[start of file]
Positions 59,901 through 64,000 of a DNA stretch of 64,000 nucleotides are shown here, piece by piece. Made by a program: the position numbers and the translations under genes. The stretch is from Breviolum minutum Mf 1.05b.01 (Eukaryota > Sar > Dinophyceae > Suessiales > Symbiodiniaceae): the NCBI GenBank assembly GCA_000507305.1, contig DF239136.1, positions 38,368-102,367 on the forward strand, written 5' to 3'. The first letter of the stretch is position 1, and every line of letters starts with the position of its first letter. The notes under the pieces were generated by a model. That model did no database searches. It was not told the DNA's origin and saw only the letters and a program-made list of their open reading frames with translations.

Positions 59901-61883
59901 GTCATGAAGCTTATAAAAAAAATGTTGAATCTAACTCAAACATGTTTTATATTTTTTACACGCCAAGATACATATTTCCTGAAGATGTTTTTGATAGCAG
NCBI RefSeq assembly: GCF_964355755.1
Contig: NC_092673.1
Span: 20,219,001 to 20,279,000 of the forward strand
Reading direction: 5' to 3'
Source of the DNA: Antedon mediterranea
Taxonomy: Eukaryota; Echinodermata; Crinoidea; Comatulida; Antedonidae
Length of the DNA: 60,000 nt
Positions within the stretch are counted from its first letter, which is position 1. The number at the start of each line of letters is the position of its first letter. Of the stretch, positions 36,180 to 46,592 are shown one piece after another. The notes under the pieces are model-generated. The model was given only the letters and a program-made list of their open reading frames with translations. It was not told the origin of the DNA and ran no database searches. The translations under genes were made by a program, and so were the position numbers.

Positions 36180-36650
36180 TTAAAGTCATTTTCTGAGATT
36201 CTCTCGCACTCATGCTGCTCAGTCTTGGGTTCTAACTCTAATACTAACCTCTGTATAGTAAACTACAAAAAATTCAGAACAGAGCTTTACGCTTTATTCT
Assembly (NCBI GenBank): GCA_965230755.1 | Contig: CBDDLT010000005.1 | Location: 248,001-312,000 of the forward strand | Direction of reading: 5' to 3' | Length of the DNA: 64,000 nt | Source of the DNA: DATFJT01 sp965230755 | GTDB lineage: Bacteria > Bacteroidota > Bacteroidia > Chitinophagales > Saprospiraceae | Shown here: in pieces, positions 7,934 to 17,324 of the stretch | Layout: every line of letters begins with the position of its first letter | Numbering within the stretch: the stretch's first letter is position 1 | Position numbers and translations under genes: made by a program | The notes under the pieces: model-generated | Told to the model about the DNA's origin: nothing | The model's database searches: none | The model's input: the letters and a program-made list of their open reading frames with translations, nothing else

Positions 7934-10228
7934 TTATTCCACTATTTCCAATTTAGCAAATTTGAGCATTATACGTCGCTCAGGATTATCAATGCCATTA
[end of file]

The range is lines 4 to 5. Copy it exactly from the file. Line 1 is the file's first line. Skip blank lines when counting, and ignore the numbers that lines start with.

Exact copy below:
NCBI RefSeq assembly: GCF_964355755.1
Contig: NC_092673.1